And if companies needed one more reason, surveys and reporting show younger generations increasingly expect companies to be socially responsible. Recent research also found that companies that engage in social advocacy tend to enjoy stronger brand loyalty.

In other words, it’s good not only for society but for companies’ bottom lines, too.The Conversation

This article is republished from The Conversation under a Creative Commons license. Read the original article.


About The Author

Rita Men’s picture

Rita Men

Rita Linjuan Men is an associate professor in the Department of Public Relations at the University of Florida. Men’s background is based primarily in corporate communication research and consulting.


Vaccination Data

I'm very disappointed that your organization ignores the mountains of data showing Covid for the media event it is.  It is certainly  not the Plague nor as serious as the media advertises and sells. To suggest that vaccination skepticism is supported by uninformed people.  It's not only intellectually dishonest, but is also insulting to those of us who examine the data and speak out against the sham that Covid is.  No doubt you'll right me off as a nut, but I'm unsubscring from your email, will no longer use your publications, and will be sure to let my fellow quality professionals know how you regard data vs.media hype.  Very disappointed. 

Covid 19 is real

I believe that the real disservice is to tell people that Covid-19 is not real and that people should not get vaccinated (or wear face masks) because this can result in death or serious harm to countless people. Most (about 99%) of the people who get it survive but some suffer life-long damage to organ systems including the brain. A disease that kills 1% of the people who get it, and spreads very easily, must be taken seriously. We lost hundreds of thousands of people because some people, and often not those to suffer the consequences, did not (e.g. college students partying, and then bringing Covid-19 home to parents and grandparents). I remember that I had an uncle in his late 80s so, when I went to visit him and his family in Illinois some time back, I decided to get my (live) flu vaccine after and not before to ensure that I would not expose him to even a weakened virus. The very thought of bringing full-strength Covid-19 home to senior family members and others is appalling.

Anti-vaxxers have been with us ever since the invention of the first genuine vaccine, which was based on cowpox. (Vache is French for cow, hence the origin of "vaccine.") Here is a depiction of people getting the vaccine and turning into cows. https://en.wikipedia.org/wiki/File:The_cow_pock.jpg, note the reference to tne "anti-vaccine society.") The truth is that Edward Jenner may have saved more human lives than anybody else in history, and smallpox is no longer a problem.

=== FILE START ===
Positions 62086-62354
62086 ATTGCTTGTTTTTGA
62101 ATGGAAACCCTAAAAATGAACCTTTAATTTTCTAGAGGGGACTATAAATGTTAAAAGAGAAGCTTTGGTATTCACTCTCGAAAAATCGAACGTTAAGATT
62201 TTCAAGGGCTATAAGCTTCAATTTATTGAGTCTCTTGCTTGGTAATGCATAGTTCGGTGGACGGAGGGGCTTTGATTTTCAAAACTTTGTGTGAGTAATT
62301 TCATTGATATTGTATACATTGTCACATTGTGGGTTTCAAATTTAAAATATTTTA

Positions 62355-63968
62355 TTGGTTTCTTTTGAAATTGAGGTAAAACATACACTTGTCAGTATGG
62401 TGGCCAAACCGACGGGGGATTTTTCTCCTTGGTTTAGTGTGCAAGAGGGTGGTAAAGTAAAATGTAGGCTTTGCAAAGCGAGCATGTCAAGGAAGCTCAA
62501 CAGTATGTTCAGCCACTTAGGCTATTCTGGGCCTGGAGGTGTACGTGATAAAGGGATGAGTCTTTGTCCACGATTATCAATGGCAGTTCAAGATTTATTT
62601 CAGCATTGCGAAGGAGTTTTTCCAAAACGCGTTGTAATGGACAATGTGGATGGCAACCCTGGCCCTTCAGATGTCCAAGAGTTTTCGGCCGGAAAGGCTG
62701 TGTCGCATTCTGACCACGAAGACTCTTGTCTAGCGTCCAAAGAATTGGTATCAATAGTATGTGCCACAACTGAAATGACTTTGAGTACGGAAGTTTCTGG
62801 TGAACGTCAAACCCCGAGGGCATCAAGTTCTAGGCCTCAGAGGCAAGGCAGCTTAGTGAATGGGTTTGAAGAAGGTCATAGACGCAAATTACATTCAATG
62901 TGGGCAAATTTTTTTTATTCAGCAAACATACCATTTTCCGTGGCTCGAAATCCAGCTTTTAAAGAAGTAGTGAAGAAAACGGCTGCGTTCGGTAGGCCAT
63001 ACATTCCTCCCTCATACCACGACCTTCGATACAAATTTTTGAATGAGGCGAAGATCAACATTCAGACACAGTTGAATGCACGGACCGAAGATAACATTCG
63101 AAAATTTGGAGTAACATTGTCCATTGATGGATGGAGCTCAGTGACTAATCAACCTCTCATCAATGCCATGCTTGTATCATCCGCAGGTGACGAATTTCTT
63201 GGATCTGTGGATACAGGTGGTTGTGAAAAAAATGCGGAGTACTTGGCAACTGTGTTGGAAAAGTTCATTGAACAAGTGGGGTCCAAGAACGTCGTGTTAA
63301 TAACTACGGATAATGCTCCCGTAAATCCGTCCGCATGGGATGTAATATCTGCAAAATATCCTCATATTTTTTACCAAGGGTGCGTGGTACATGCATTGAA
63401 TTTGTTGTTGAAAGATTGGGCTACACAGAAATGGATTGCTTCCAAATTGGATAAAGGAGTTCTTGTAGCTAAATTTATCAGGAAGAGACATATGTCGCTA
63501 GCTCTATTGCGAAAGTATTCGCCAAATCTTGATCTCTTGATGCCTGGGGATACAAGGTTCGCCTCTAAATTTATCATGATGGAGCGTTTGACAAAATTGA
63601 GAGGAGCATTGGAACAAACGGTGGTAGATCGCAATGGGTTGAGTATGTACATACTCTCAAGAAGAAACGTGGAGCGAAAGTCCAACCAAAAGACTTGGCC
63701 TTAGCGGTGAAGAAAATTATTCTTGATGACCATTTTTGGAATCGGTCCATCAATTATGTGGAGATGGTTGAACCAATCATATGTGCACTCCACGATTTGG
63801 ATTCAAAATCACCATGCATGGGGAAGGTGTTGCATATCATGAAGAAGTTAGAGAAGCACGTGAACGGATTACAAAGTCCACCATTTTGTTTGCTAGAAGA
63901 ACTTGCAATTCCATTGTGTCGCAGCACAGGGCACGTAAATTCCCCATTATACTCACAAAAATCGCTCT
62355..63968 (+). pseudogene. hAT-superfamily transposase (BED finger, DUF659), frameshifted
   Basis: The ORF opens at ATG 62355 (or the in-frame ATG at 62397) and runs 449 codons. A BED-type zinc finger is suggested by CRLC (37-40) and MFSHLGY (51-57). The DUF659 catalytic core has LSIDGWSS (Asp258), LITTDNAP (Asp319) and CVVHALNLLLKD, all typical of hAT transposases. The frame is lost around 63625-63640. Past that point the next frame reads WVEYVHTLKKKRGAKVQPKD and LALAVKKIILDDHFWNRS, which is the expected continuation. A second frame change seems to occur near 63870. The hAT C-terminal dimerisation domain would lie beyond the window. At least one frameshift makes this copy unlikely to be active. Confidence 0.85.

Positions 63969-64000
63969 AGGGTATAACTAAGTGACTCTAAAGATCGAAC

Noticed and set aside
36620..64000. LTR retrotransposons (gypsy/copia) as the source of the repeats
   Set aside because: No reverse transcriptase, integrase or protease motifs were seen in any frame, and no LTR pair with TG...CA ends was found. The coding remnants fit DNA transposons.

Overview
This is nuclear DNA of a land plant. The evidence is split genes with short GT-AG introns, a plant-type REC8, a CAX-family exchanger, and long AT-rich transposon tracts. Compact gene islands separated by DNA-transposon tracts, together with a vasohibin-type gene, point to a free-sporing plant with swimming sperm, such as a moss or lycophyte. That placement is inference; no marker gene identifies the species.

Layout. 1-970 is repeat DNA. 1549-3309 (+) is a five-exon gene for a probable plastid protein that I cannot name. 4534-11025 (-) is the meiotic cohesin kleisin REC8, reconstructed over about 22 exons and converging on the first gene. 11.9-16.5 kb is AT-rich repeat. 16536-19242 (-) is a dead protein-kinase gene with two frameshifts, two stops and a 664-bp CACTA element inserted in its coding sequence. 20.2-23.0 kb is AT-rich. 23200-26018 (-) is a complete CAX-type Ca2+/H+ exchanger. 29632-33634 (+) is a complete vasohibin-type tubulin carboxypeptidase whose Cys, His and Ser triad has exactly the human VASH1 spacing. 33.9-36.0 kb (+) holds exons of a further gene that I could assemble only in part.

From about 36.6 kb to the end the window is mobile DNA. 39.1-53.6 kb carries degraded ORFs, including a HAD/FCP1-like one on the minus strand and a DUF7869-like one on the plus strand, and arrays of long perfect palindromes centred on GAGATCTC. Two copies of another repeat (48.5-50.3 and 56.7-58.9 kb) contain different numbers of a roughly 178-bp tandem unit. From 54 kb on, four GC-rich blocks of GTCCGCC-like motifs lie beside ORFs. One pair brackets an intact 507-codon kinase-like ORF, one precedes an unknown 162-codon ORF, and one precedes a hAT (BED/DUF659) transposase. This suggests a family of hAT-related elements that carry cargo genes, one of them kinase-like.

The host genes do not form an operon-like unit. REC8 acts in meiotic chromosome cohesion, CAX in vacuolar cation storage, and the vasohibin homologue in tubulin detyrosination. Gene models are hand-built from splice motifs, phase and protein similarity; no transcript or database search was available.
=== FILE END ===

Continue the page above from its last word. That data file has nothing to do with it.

Covid-19 has killed more Americans than we lost in the Second World War, although we can perhaps deduct the 30 to 80 thousand who would have otherwise died from ordinary flu. The countermeasures used against Covid-19 were clearly not enough to stop it, although they probably contained it enough to avoid millions of deaths, but they also work against ordinary flu for which most people get the annual vaccine. The combination of the two (anti-Covid measures plus flu vaccine) resulted in an essentially nonexistent 2020-2021 flu season as I predicted about a year ago.

People should get the vaccine

I got my second vaccine (Pfizer) yesterday with no ill effects. The chance of death or serious illness from it is far less than that of the disease itself. About 1 in 1000 Americans have died from Covid-19, with many survivors suffering lifelong damage. The chance of harm from the vaccines is far less.

In addition, the lesser side effects (fever, cold symptoms) are actually evidence that the vaccine is working; the immune system recognizes it as something foreign and undesirable, and this triggers the symptoms. This is something that should be explained to people.

Or it could be

Or it might also be possible employers are more trusted because of what they say and how they say it, so that if employers start saying what politicians have been saying and how they've been saying it then employers too will be mistrusted.  But you do you.

Nice article but

a. With two of the gene therapy formulas - blood clots have reared their ugly heads Astra and Johnson.

b. A third gene therapy makes one more suspectible to the South African Variant.

The real solution is the anti-bodies formula by Regeneron that stops the virus if rendered in the early stages. And people are getting very sick after receiving these gene therapies - fever, aches, headaches etc.

Moreever, it seems to have been forgotten that President Trump and Ben Carson (both older men) were obviously significantly helped by the Regeneron formulation.

Shown to be remarkably effective.

The Biden approach is very disconcerning.